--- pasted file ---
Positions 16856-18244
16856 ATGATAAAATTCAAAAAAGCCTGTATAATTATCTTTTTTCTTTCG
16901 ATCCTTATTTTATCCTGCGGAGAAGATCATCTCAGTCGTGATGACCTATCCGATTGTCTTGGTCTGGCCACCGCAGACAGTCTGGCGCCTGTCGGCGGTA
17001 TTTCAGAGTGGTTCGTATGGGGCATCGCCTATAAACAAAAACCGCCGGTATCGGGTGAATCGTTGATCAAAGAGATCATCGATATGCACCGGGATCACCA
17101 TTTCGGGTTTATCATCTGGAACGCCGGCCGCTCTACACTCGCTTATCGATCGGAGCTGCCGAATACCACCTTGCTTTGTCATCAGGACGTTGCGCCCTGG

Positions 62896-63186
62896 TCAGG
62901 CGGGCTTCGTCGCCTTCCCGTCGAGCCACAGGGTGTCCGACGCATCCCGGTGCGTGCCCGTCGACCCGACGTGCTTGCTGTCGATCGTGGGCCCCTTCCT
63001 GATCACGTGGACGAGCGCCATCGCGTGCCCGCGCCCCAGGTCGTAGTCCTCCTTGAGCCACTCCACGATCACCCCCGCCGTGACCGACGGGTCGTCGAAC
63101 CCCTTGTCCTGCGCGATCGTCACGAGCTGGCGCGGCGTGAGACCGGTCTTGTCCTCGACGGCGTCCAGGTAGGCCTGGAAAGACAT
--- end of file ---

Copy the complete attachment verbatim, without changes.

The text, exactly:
Positions 16856-18244
16856 ATGATAAAATTCAAAAAAGCCTGTATAATTATCTTTTTTCTTTCG
16901 ATCCTTATTTTATCCTGCGGAGAAGATCATCTCAGTCGTGATGACCTATCCGATTGTCTTGGTCTGGCCACCGCAGACAGTCTGGCGCCTGTCGGCGGTA
17001 TTTCAGAGTGGTTCGTATGGGGCATCGCCTATAAACAAAAACCGCCGGTATCGGGTGAATCGTTGATCAAAGAGATCATCGATATGCACCGGGATCACCA
17101 TTTCGGGTTTATCATCTGGAACGCCGGCCGCTCTACACTCGCTTATCGATCGGAGCTGCCGAATACCACCTTGCTTTGTCATCAGGACGTTGCGCCCTGG

Positions 62896-63186
62896 TCAGG
62901 CGGGCTTCGTCGCCTTCCCGTCGAGCCACAGGGTGTCCGACGCATCCCGGTGCGTGCCCGTCGACCCGACGTGCTTGCTGTCGATCGTGGGCCCCTTCCT
63001 GATCACGTGGACGAGCGCCATCGCGTGCCCGCGCCCCAGGTCGTAGTCCTCCTTGAGCCACTCCACGATCACCCCCGCCGTGACCGACGGGTCGTCGAAC
63101 CCCTTGTCCTGCGCGATCGTCACGAGCTGGCGCGGCGTGAGACCGGTCTTGTCCTCGACGGCGTCCAGGTAGGCCTGGAAAGACAT